I was, in a fit of exuberance, going to call it my favourite record of the year so far, then I remembered those from Roberts, Skuse & McGuinness, Modern Studies, Zoe Bestel and Kirsty Law (as well as one mentioned below – no spoilers) and realised that 2018 is shaping up to be one hell of a year for Scottish music. For now, let’s just say, “Potato Flowers by The Scottish Enlightenment – every home should have one”. From it, this is ‘Fingers’:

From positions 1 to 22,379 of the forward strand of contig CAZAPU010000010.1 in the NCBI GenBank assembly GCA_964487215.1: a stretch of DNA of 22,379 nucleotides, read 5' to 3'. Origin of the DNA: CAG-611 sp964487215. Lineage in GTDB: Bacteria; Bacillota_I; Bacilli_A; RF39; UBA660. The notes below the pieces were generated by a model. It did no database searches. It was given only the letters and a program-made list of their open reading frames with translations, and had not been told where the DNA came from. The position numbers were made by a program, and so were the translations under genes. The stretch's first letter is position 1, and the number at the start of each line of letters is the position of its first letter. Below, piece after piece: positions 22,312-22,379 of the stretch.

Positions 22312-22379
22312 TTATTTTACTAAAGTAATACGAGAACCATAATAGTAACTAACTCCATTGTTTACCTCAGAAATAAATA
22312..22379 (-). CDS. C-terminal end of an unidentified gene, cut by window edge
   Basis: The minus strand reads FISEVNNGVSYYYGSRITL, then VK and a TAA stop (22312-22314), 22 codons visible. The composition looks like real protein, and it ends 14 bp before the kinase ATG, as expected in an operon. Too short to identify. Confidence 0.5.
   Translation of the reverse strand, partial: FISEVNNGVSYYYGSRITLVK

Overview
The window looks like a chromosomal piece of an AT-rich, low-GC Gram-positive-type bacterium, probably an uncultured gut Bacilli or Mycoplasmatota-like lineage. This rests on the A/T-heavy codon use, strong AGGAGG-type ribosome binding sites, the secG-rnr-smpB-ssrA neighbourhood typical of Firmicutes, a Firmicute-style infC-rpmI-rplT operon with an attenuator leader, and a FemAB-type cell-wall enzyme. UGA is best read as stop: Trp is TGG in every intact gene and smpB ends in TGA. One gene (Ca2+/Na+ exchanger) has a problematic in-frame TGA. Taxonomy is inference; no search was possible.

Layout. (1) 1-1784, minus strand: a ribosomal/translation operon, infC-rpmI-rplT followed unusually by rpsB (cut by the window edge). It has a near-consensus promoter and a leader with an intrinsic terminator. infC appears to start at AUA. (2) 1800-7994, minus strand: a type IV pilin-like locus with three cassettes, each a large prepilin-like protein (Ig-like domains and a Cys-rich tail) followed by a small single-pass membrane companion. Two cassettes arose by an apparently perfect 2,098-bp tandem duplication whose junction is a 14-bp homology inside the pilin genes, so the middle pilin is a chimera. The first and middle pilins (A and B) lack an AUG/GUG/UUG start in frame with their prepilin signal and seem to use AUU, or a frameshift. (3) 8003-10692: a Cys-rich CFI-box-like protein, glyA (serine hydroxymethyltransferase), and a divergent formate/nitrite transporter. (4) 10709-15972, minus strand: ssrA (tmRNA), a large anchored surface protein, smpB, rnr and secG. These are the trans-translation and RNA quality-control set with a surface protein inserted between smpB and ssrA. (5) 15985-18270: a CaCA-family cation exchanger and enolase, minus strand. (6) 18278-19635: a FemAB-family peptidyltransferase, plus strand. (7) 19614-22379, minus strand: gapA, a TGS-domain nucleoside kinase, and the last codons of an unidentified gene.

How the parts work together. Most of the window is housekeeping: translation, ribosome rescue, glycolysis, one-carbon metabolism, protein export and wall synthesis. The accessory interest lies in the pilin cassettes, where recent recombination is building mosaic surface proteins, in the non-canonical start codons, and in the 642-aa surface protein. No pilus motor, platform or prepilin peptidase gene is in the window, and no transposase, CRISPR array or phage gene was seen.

While we’re talking old friends and favourites, Marie Claire Lee has long been one of Scotland’s finest singers, with the excellent The Lotus Project, as part of Paul McGeechan’s collaborative Starless album, or on her own. You could argue that she is one of Scotland’s best-kept secrets, but it looks like that is about to change as she returns under the moniker Seil Lien. Her single ‘A Little While More’ has been chosen for No7’s ‘Inspiring Women’ ad campaign, and it’s taken from an EP of the same name. It’s down and dirty swamp rock that’s a little bit Bad Seeds, a little bit White Stripes, and should be on a David Lynch movie soundtrack sometime soon if there’s any sense to the world. It’s also proof, if some were needed, that the first sentence of this paragraph is undoubtedly true. This is ‘A Little While More’: